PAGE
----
In his book The Authentic Bistros of Paris, François Thomazeau tells a story about the legendary “tournee des grand ducs,” when the Russian czar and his posse, hosted by the French president Sadi Carnot, went on a wild bar-hop or “pub crawl,” in a night of drunken debauchery, going from bar to bar, presumably demanding quick service. Although this may have happened, it probably got pinned onto the bistro origin legend later on and, unless he drunkenness is an excuse, the czar and his entourage would have almost certainly spoken fluent French. Regardless of all this, this would have been recognizably rude behavior from an occupying force, so why in the world would it be adopted as the general name for these little joints?
Perhaps the most telling reason that the story is unlikely is that the earliest use of the word bistrothat has been found in the French language is in 1884, a full 64 years after the Russian occupation. The word does not appear in English, by the way, until the 1920’s (Oxford English Dictionary, 2nd ed., 1922). For Italian, it’s 1931. It is not like bistro was a dirty slang word so there is no good reason for it to have taken so long for it to appear in print, if it truly derived from the Russians. It is almost certain that this origin of the word is incorrect. For a more detailed discussion of the Russian story, with many excellent counter-arguments, see David L. Gold’s Studies in Etymology and Etiology. 1Gold, David L., Antonio Lillo Buades, and Félix Rodríquez González. Studies in Etymology and Etiology: With Emphasis on Germanic, Jewish, Romance and Slavic Languages. Alicante: Universidad De Alicante, 2009, 19-47.
Among many questions he brings up about the story, an excellent one is, if these establishments came to be called bistros after the Russian occupation, but obviously existed before that, what were they called prior to the Russians? They had to have been called something, but no other name has ever been recorded. The most likely explanation? They did not exist during that period and were instead a development of the second half of the century, which is when we see evidence for the word emerging.
Although this story has been repeated over and over by the Parisian’s themselves, which explains the many different versions, We can dismiss the Russian story, and move on to the proposed etymological origins. One possible origin of the term is that it is short for bistrouille, the name of a French drink made from coffee and brandy. Bistrouille derives from bis, meaning twice, and touiller, meaning to mix. This referred to the fact that the coffee was first mixed with milk and then with brandy, so “twice mixed.” Said the long way this is café mélangé avec de l’eau-de-vie which means coffee mixed with eau-de-vie. This is the kind of thing you might order in a bistro or cafe, but it must have been pretty popular to have become the name of the restaurants. Another interpretation of the word bistouille is that it is slang for “bad alcohol” meaning a cheap wine mixed with an even cheaper alcohol (probably a nasty neutral spirit of some kind). I’m not sure what kind of sense that is supposed to make as the origin of bistro. As far as I can tell, bistrouille and bitouille are two versions of the same word, both referring to the coffee laced with brandy drink, but I could be wrong. The mixed alcohol and wine drink could have gotten the same name since the origins of the word have the same sense of mixing.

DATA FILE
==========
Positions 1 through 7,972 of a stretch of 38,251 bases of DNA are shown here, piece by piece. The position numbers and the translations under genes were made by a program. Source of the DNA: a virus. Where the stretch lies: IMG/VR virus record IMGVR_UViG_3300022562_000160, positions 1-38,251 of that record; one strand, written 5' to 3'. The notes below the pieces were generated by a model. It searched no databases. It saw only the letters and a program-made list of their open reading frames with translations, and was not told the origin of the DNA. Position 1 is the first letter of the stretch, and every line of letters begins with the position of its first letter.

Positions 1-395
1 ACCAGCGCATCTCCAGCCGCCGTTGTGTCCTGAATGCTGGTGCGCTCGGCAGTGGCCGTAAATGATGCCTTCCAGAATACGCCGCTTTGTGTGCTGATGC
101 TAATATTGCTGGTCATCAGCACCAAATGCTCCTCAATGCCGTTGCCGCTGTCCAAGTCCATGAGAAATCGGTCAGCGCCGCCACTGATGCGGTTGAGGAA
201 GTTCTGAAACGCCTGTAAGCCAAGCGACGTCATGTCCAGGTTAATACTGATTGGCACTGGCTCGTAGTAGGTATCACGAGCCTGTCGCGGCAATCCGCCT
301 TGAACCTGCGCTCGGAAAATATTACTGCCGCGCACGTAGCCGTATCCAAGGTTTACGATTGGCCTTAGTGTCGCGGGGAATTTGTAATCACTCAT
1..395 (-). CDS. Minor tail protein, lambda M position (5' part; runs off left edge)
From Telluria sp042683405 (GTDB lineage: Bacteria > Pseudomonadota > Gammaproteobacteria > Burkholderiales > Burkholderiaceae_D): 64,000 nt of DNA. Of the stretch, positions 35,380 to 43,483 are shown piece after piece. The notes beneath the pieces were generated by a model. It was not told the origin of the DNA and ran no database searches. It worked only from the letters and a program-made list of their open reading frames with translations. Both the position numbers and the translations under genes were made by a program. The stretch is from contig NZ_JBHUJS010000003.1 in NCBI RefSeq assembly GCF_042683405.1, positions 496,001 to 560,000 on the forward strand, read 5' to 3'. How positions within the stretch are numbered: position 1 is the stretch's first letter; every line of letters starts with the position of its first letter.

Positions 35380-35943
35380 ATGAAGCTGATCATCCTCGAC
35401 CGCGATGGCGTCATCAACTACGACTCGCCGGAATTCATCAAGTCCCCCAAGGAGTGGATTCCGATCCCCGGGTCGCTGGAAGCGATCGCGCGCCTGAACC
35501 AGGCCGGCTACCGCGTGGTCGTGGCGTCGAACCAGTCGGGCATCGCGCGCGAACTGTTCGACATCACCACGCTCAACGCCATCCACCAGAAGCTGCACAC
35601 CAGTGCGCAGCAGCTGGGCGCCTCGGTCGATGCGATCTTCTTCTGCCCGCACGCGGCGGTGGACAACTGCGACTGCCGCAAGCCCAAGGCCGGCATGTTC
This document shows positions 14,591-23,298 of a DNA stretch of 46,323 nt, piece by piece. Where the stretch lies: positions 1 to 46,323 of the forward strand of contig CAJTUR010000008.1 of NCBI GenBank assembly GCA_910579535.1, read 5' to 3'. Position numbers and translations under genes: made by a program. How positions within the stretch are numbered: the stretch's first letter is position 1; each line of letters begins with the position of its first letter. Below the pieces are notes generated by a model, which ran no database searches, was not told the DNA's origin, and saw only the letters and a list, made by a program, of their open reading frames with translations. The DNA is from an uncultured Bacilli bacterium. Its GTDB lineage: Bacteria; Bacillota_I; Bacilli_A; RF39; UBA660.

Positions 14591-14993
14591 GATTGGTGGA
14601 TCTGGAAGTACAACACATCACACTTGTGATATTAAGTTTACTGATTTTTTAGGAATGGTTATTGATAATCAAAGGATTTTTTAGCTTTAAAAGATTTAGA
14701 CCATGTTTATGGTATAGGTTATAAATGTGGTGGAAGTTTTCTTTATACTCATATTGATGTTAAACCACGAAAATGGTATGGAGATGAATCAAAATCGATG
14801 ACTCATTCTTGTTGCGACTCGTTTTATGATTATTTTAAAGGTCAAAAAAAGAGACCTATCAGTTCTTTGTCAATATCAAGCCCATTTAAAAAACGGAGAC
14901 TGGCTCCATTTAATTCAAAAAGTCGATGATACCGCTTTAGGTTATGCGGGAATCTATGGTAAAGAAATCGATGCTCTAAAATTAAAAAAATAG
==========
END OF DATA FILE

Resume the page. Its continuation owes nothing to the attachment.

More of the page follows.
Another possibility sometimes given is the word bistraud from the Poitou dialect, which is said to mean “a lesser servant” but sometimes also said to mean “young cowherd” or “little shepherd.” On top of that, is also said to refer to a wine merchant’s assistant or even a place that served wine. Sounds like somebody is stretching things a bit.
Yet another is the French word bistre, supposedly describing the brown shade cast by the bottles behind the bar on the zinc counters that were traditional. All of this sounds far-fetched, to me, and the real story of the origins of bistro is that we don’t know the real story.
Sources [ + ]
|1.||↲||Gold, David L., Antonio Lillo Buades, and Félix Rodríquez González. Studies in Etymology and Etiology: With Emphasis on Germanic, Jewish, Romance and Slavic Languages. Alicante: Universidad De Alicante, 2009, 19-47.|